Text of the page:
We're on the way out in Iraq, unless we are willing to resort to neo-colonial control mechanisms that haven't been used in 150 years or more. And I don't see us doing that but like you, I cannot place a specific date or count on a set number of remaining tries to control the country, especially when Bush is so dogmatic about it. I can say with confidence three (very vague) things about Iraq:

(1) We will get out someday.
(2) The situation is very ugly.
(3) The situation will get even uglier before we exit.

I do note with amusement that one early Pentagon discussion apparently centered around just splitting the country three ways after the invasion into Sunni, Shiite, and Kurdish nations. Further, the Pentagon document noted that the Kurds pretty much still loved us and were willing to take the fight to Iran to free Kurds there. So if we had done that, we'd be out already and Iran would be fighting a Kurdish insurgency instead of us fighting a Sunni and Shiite insurgency. Instead we went for idealism (one unified democratic nation) in a region of the world where western style idealism has been dead for thousands of years and the results speak for themselves.

Check this out. You'll love it. I could hardly believe my eyes at this guy's honesty. It was in Yesterday's New Republic. You may have to free register, but it's simple. Their latest issue has about ten essays on what to do about Iraq covering the whole political spectrum. It's great. But this one stands out.

This guy thinks Iraq should be partitioned in two. One part for the Kurds, the other for the Shiites. Guess who gets screwed. It'll never happen by design. Maybe after a civil war.

Crush the Sunnis

The dollar has continued falling in Monday trading in Asia, down to around $1.318/Euro.
And I bet that with the drop in the USD you will see an equal and opposite rise in the price of oil.

If correct, then energy is becoming cheaper for everyone else, and more expensive for the primary importer.And since the factories that relocated to China no longer exist you cannot easily move production back to the US.
The whole problem is that you can't crush the Sunnis - and not for want of trying. They're whipping the US - tens of thousands of badly wounded vets. All this trouble, such that they are highly likely to defeat you singlehandedly, and they are basically the only people that have got around to fighting you yet. Just imagine what will happen when the Shi'ites decide it's time to let rip on US forces...
Did you read the article? I agree with what you say, but I don't think you get it. I think it was one of the funniest things I've seen all month, excepting Borat. The idea wasn't for us to crush the Sunnis. It will be the Shiites that do it.
I didn't read it, but I took the title at face value - seeing as satire and competent policy discussion seems largely absent from the US media.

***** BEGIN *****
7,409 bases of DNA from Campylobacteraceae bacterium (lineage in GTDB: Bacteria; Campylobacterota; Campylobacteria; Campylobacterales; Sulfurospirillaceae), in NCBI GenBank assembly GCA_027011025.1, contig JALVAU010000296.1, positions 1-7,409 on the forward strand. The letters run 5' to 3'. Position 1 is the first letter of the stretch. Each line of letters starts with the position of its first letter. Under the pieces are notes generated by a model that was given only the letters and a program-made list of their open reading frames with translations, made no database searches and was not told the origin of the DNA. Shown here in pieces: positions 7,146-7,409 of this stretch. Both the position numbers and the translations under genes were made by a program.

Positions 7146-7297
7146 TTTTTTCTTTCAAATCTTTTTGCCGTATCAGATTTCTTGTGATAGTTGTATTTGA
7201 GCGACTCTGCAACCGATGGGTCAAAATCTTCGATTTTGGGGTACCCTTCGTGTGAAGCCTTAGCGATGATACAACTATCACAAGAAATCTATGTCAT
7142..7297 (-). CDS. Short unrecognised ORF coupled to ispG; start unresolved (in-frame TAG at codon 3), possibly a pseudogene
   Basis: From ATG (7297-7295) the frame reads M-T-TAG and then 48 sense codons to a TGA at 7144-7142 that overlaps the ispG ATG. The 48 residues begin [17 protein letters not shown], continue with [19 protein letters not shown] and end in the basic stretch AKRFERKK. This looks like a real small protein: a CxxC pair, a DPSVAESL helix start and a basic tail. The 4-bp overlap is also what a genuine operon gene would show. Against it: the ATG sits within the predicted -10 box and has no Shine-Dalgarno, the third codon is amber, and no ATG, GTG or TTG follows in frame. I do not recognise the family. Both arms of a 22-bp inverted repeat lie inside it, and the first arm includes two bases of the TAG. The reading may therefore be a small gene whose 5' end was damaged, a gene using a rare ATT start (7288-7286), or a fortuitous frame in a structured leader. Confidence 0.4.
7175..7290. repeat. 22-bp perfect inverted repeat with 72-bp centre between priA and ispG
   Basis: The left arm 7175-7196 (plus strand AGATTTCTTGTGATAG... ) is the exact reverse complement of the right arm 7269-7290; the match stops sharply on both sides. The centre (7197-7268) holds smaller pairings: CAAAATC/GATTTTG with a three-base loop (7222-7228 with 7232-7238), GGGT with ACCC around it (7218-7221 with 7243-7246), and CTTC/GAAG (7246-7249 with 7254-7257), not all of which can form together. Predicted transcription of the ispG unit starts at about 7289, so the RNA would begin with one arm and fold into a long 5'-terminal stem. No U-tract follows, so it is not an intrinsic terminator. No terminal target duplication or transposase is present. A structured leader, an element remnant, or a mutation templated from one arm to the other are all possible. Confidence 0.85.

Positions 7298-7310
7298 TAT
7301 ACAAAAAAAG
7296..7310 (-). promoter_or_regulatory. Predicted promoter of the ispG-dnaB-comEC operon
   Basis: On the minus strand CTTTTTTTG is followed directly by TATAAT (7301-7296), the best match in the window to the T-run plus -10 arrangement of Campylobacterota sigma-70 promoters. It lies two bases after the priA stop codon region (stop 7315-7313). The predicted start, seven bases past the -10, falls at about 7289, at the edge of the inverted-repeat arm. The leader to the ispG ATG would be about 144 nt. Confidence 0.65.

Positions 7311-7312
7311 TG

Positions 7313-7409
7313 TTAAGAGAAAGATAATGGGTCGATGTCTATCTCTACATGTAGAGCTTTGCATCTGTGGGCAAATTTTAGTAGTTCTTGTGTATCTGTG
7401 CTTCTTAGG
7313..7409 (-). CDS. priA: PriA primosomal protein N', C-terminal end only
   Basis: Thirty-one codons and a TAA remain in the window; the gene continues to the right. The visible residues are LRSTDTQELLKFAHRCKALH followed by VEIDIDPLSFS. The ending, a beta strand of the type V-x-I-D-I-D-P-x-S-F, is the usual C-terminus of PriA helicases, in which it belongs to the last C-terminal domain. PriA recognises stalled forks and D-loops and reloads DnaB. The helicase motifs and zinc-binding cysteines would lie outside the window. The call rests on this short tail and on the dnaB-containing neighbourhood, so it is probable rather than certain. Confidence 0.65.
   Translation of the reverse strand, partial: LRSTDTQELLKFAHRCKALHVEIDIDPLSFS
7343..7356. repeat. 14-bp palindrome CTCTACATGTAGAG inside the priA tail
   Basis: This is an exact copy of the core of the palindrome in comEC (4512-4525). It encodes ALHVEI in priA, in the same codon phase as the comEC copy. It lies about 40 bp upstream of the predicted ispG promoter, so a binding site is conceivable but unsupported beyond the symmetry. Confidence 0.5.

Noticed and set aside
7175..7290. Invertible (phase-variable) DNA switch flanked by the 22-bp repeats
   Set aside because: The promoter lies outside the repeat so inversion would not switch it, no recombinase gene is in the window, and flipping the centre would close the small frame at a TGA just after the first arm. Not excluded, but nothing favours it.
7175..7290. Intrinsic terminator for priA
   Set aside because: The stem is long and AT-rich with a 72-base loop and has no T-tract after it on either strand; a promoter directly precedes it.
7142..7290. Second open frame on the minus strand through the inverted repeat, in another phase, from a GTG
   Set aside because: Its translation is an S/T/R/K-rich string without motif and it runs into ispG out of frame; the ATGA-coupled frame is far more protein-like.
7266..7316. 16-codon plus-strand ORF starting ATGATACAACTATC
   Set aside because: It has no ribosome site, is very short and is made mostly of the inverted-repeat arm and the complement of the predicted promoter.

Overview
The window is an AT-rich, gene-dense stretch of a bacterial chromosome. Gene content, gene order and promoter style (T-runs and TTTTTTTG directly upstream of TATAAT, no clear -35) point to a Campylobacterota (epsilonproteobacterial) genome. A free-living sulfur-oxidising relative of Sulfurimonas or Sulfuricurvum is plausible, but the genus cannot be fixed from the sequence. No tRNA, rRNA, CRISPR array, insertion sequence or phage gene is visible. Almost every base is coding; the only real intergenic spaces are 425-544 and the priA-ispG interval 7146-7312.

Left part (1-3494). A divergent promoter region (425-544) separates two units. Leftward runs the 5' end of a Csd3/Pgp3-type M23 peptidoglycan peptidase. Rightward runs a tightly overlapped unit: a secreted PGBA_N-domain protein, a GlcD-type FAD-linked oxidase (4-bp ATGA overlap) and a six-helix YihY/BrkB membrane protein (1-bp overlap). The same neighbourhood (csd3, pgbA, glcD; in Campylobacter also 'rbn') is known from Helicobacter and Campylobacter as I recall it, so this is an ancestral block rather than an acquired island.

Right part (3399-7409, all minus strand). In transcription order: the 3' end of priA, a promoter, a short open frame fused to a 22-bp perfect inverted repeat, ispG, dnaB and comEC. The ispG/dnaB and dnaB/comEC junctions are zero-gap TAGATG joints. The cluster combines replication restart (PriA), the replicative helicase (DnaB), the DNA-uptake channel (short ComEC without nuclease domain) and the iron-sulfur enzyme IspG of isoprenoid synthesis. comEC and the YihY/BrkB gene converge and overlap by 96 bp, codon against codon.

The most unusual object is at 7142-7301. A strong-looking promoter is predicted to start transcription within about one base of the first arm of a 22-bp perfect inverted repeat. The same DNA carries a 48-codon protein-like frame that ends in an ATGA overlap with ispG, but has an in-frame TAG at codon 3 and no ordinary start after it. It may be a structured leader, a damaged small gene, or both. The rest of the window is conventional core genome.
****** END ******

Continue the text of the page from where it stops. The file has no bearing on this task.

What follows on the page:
But in any case it is a mistake to think that the Shia can be manipulated into crushing the Sunni and then taking orders from the US. They seem to want much more than that - hence their apparent patience with the occupation, which will end sooner or later - and immediately, if there is any attack on Iran. In fact, it is a disastrous idea from the US point of view, which is why the US has historically supported the Sunni (via Saddam)in the first place. The US doesn't want a Shi'ite power crescent running Iran-Iraq-Lebanon.

But I will stop here, as I did not actually read the article.

No offense, but this is a good reason why people should read stuff before commenting on it. I suppose it was my fault for actually printing the title of the article, which is eye-grabbing, but highly misleading. One thing I'm sure of, as one who follows this conflict very closely, more closely, in fact, then anyone I know here(and have done so since way before it even started), is that it is not simple. Please read the article, you'll enjoy it, even if you don't agree.
I've heard proponents of the dividing Iraq (into 3 parts) scenario. It sounds good in some ways, but I suspect there would ensue a 3-way war and continuing strife as bad as or worse than what is going on now. And then, how many years would it take for one or more of these new countries to try their hands at developing nuclear weapons?

Nope. It's gonna be increasingly messy and bloody no matter what anyone does. Life under Saddam I'm sure was better for most (except possibly the Kurds).

It is the 50th anniversary of Suez just of late, and there has been an awful lot of navel gazing in the UK.

Suez is regarded as the 'marker bed' for the end of the British Empire. If you are looking for a date when the sun finally set, Suez serves that purpose.

British foreign policy since then has always been governed by a desire 'not to create another suez'.

Leastways until the juvenile Blair got his hands on the levers of power. Iraq was the consequence.

An interesting aside: When asked by the PM if British troops could make it to Cairo, the Head of the Imperial General Staff said: 'Yes, of course. But what do you want us to do when we get there?'.

Shame the same question was not asked about Bagdad.

It is the 50th anniversary of Suez just of late, and there has been an awful lot of navel gazing in the UK.

A lot of 50th anniversaries.  Another one is the 50th anniversary of Hubbert's Lower 48 prediction, and in 1956 Hubbert guessed that world production would have probably peaked by 2006.